Products can have a lot of filters. Let’s take refrigerators as examples. They can be filtered by:


A filter like power rating or size would apply to a fairly narrow spectrum. Domestic refrigerators can only get so big and consume so much power before they’re categorized as industrial freezers and stop making sense as a purchase for the average family. And they can’t get too small either as they will lose their appeal as long-term food storage devices. A filter like color or brand on the other hand, could potentially contain tens of values.

Due to the limited size of any standard computer or mobile phone screen, displaying all the values of each individual filter is just not possible. If you list all of your 100 color filters, you won’t have any space left for your size and price filters; assuming those 100 color filters even fit the height of a standard screen in the first place.

This is what necessitates innovation in how you display your filters. If all the available space on the screen is taken up by color filters, a shopper is more likely to assume that you only sell refrigerators from a single brand, at a single single size and price with color being the only available variation. 

The entire point of having a filter section is to ensure that customers get to select a product that best serves their needs. They should be able to select a preferred brand, maybe Samsung, GE, or LG. They shouldn’t feel like you’re foisting some generic brand they’ve never heard of on them.


What can you do about this?

You will need to limit the number of filter values you display so customers can see the whole range of filters you offer at a single glance. The best way to give an overview of all your filters is by truncation

There are other approaches like inline scrolling but usability studies and common sense have shown that truncating your filter values is the best approach. Instead of showing 20 color options, you can show six to ten color options so that you still have space left to display your size, price, brand, and other filters.


How do you truncate filter values properly?

Visually indicate the existence of additional values 

You can’t just truncate and leave it at that. If a customer, say Jonah, sees only six color options, he’s going to assume your refrigerator only comes in six colors. Maybe he wanted a beige refrigerator and failing to see that color on the list, he just assumes you don’t have it.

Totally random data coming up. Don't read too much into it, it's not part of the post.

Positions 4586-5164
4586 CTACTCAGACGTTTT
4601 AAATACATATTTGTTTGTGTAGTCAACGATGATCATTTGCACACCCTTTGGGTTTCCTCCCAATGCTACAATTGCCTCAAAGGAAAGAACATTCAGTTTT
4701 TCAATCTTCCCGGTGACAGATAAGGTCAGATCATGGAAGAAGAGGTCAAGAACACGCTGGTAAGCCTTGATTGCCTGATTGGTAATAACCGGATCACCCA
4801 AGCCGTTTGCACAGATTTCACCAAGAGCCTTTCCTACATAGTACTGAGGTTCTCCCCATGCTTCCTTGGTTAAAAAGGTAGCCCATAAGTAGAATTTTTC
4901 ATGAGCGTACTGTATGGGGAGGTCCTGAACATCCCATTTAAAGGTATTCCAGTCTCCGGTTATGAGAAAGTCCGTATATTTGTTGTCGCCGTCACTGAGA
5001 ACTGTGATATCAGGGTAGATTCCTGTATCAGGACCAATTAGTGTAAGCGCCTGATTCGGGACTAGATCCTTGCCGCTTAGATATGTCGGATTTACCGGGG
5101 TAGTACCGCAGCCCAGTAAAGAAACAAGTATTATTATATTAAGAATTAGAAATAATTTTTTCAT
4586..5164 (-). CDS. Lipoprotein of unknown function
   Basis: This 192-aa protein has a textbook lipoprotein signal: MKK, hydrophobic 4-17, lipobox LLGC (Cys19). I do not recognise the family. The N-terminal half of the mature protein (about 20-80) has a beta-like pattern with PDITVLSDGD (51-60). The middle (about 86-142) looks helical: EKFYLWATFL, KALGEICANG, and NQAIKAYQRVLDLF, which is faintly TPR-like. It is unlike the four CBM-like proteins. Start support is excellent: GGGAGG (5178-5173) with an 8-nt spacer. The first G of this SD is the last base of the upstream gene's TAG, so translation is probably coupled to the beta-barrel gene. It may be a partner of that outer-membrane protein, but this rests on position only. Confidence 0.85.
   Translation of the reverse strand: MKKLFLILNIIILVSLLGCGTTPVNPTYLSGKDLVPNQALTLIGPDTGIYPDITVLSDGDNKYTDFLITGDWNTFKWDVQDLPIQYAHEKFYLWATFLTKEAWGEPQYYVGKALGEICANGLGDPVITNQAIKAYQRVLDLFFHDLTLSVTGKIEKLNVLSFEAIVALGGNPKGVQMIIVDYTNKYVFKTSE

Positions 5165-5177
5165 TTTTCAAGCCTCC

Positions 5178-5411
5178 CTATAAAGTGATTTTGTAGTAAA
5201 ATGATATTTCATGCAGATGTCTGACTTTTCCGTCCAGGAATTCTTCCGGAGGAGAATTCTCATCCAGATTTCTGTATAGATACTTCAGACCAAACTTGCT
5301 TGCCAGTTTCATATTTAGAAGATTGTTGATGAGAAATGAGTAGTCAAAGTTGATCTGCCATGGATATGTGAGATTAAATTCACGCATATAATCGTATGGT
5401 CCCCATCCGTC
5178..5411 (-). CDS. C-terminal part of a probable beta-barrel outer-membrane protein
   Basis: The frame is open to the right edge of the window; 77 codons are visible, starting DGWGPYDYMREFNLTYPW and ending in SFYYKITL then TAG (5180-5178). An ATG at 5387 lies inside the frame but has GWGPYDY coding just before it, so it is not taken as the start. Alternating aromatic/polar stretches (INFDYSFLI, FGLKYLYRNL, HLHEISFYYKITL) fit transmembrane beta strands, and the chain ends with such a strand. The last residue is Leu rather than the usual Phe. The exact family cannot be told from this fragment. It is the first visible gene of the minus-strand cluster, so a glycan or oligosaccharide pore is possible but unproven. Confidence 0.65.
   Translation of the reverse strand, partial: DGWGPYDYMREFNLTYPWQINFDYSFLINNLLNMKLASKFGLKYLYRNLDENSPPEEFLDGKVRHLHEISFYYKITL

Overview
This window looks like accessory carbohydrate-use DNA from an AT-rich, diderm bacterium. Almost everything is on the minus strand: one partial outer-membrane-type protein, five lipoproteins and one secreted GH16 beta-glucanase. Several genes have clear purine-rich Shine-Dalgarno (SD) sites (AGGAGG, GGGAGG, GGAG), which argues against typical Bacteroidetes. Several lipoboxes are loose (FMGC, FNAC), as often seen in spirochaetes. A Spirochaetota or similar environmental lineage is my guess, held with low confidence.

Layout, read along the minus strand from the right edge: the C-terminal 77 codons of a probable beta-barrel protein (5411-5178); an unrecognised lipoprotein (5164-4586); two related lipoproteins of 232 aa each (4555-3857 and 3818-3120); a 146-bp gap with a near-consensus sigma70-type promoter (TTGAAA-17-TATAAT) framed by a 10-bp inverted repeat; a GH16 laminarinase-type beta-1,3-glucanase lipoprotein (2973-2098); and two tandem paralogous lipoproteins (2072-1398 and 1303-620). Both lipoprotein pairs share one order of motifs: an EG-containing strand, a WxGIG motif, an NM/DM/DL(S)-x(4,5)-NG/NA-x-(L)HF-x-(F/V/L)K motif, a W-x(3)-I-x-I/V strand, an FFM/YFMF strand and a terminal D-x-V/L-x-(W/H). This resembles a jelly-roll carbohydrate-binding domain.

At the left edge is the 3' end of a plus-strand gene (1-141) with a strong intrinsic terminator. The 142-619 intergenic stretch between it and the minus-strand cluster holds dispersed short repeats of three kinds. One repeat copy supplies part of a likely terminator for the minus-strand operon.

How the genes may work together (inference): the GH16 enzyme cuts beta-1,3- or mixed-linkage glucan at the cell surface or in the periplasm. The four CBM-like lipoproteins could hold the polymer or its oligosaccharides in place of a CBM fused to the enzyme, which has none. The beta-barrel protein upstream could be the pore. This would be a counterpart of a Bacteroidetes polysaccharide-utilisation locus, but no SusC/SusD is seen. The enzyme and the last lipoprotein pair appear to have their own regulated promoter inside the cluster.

You can use a link like “more”, “see more”, or “see 17 more colors”. Since filter design uses the checkbox, the link needs to be in a different style and the link text should be in a different color to ensure it’s not mistaken for just another item on the list of filters.

You can also fade the last value or the last two values on the filter list to indicate the existence of additional values.


Display six to ten items before truncating

Don’t truncate after just two or three items. Shoppers find truncating a short list illogical. Don’t display too many items at once either because people suffer from choice paralysis when faced with an excessive number of options.


Visually distinguish filter groups

You don’t want your color filters running into your brand filters or your price filters running into your size filters leaving customers confused about where one begins and the other ends. While screen real estate might be in short supply, it’s still important to space out your filter groups. The gap doesn’t need to be huge, just use paragraph spacing and you’ll be alright.


Ensure at least two values are truncated

There are few things more annoying than opening a “more” link and only finding one item there. When shoppers click on links like that they expect to be rewarded with options. A single option doesn’t feel like much. The reaction is always one of crushing disappointment. That’s the ecommerce equivalent of winning $10 in the lottery.